153 years after Juneteenth, black and brown people are still dehumanized in America | Solomon Jones

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Highlights from the 11th Annual Philadelphia Juneteenth Festival, photographed on Saturday, June 17, 2016.

On Tuesday, as we commemorated Juneteenth, the day that enslaved Africans in Texas learned that the Emancipation Proclamation had freed them, I was struck by the fact that Texas remains the center of America’s war on children of color.

On a day when I should have been reflecting on freedom, I was instead seeing images of caged brown children crying out for their parents from a Texas holding facility. I was listening to government officials like U.S. Attorney General Jeff Sessions trying to justify this cruelty with biblical and legal references. I was witnessing a replay of the suffering of black children who were snatched from their parents with the blessing of America’s government.

On this day, when I should have been celebrating freedom for my people, I was instead left to ponder America’s unchanging posture toward people of color. That’s because the Trump administration’s zero tolerance immigration policy — which has resulted in nearly 2,000 immigrant children being separated from their parents over six weeks in April and May — seeks to dehumanize brown undocumented families in the same way slavery devalued the families of the enslaved.

The Trump administration says the policy is grounded in current immigration law and court rulings that force authorities to separate parents from children at the border. Numerous media outlets and immigration experts have said the policy is not driven by the law, but is instead driven by the Trump administration choosing to take children from their parents as a means of discouraging illegal immigration.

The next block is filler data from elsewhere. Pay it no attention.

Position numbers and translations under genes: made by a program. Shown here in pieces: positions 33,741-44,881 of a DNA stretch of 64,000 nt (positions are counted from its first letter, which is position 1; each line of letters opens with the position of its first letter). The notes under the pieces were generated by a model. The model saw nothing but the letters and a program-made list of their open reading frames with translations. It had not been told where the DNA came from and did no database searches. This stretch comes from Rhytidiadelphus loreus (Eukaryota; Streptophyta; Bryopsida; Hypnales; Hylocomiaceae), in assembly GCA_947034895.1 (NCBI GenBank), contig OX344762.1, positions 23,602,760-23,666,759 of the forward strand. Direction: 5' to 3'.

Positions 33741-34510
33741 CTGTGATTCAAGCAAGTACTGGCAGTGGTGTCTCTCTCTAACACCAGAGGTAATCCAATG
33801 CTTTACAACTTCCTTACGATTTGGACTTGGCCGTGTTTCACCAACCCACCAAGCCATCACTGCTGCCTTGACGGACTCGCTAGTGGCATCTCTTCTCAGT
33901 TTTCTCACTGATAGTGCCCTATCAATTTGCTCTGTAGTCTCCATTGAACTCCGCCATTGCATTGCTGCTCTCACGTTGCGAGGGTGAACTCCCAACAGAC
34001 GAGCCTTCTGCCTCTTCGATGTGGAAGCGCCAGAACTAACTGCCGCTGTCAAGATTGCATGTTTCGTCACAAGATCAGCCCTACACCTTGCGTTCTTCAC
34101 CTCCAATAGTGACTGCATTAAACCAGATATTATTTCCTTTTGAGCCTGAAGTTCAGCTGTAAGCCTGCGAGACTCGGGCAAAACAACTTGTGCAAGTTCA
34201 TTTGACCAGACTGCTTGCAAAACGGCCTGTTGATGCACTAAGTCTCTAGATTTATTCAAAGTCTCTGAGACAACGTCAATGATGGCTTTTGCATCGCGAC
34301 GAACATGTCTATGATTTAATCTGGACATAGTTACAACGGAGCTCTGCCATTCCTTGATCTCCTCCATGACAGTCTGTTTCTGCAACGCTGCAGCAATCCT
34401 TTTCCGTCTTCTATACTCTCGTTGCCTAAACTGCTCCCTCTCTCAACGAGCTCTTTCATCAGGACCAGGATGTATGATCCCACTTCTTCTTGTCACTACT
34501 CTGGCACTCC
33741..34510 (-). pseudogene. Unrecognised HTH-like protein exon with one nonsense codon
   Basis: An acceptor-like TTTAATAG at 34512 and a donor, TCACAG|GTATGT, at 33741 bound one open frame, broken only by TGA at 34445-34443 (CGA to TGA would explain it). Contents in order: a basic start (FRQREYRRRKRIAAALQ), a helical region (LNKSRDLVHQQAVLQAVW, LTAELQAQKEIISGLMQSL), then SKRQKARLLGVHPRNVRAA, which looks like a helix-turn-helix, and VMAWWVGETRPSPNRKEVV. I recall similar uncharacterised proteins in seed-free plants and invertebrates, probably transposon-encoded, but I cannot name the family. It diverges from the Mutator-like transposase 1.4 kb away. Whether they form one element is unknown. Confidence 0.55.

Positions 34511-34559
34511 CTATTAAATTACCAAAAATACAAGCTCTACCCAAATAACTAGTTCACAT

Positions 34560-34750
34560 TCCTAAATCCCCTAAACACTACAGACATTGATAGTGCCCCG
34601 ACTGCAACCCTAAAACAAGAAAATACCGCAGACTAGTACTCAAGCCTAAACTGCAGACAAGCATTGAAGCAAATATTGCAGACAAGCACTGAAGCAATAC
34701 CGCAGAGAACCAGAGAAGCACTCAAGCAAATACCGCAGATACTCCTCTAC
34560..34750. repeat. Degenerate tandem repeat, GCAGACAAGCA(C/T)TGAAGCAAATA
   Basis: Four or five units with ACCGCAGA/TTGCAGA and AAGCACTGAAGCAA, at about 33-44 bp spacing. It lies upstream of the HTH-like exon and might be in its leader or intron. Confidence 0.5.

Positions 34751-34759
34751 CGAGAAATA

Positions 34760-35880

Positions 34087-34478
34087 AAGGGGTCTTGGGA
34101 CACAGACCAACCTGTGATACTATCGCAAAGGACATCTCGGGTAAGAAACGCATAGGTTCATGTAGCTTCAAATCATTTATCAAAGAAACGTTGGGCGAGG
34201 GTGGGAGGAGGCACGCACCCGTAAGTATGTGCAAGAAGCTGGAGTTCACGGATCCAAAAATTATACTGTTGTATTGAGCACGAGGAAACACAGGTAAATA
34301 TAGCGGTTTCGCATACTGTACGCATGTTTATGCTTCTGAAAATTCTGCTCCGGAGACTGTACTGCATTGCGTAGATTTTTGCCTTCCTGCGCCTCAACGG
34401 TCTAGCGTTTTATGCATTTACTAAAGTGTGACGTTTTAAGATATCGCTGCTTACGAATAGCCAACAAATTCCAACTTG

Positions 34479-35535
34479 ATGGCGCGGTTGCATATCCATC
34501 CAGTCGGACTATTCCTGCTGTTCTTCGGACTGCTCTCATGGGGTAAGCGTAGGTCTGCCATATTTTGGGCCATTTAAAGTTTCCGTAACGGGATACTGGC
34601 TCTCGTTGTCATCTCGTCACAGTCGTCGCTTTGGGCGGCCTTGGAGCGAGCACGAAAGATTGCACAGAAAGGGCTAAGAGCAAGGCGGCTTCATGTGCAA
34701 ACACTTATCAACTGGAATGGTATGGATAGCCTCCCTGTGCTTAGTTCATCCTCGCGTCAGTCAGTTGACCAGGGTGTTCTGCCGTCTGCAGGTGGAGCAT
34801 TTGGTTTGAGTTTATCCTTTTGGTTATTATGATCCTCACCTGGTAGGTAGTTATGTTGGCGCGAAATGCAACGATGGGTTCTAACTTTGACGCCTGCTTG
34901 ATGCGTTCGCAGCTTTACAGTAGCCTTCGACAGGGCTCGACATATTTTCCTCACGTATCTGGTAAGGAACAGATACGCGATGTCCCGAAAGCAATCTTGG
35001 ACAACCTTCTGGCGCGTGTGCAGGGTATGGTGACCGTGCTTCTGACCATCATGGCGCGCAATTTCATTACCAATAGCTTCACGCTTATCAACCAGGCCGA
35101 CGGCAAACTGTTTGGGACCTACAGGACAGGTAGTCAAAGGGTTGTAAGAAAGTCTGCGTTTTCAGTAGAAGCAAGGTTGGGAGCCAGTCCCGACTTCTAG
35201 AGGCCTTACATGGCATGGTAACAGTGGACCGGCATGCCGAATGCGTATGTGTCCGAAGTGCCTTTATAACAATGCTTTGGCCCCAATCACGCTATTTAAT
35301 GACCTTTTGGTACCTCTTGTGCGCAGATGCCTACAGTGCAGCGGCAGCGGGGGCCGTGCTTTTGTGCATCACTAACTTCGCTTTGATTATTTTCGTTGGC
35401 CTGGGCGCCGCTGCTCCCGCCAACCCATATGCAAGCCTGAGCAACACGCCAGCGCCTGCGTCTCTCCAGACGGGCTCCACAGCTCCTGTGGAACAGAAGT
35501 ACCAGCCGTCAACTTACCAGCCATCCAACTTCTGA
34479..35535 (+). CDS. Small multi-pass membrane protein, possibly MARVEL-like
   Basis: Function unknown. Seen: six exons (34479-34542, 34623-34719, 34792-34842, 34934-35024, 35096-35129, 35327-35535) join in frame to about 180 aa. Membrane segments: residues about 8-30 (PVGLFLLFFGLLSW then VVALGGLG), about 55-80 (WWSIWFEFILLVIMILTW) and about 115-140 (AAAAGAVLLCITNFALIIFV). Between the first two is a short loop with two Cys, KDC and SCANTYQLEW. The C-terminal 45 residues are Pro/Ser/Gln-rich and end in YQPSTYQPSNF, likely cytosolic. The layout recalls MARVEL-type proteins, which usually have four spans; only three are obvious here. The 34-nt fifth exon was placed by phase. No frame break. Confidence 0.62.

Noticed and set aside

>> READ MORE: Two-thirds of Americans oppose Trump’s family-separation policy | Poll

This does so much more than discourage border crossings, however. It devalues humanity in the same way slavery did. Looking at the images of children being held in cages is like looking at a physical manifestation of experiences I’ve only read about in slave narratives.

One such story is included in the Maryland State Archives, in the slave narrative of Charles Ball, a man who lived 40 years as a slave in Maryland, South Carolina and Georgia. He told of how he was snatched from his mother as a child.

“But my poor mother, when she saw me leaving her for the last time, ran after me, took me down from the horse, clasped me in her arms, and wept loudly and bitterly over me. My master seemed to pity her, and endeavored to soothe her distress by telling her that he would be a good master to me, and that I should not want any thing. She then, still holding me in her arms, walked along the road beside the horse as he moved slowly, and earnestly and imploringly besought my master to buy her and the rest of her children, and not permit them to be carried away by the Negro buyers.

“But whilst thus entreating him to save her and her family, the slave-driver, who had first bought her, came running in pursuit of her with a raw hide in his hand. When he overtook us he told her he was her master now, and ordered her to give that little Negro to its owner, and come back with him. My mother then turned to him and cried, “Oh, master, do not take me from my child!” Without making any reply, he gave her two or three heavy blows on the shoulders with his raw hide, snatched me from her arms, handed me to my master, and seizing her by one arm, dragged her back towards the place of sale.”

This is what I see when I watch children being taken from their parents as part of a government policy. I see America once again treating brown children as objects to be used and manipulated, and I am appalled. Not because I see what is happening to other people, but because I am watching a repetition of what happened to my own.

>> READ MORE: In America’s moral civil war, whose side is God on, anyway? | Will Bunch

For some, this is a political discussion that will drive voter choices during the upcoming midterm elections. For others, it is a legal discussion that could very well be settled in the courts as various state Attorneys General prepare to sue.

For me, however, this is a living, breathing portrait of what life must have been like for my ancestors in a country where their children could be taken at the slaveholder’s whim.

All of us, no matter our background, must refuse to allow our government to repeat the dehumanization of children that took place during slavery.

That’s why, moving forward, Juneteenth must be far more than a celebration of freedoms past. It must also be a demand for today’s children to be treated with human dignity.

Solomon Jones is the author of 10 books. Listen to him weekdays from 10 a.m. to noon on Praise 107.9 FM. sj@solomonjones.com, @solomonjones1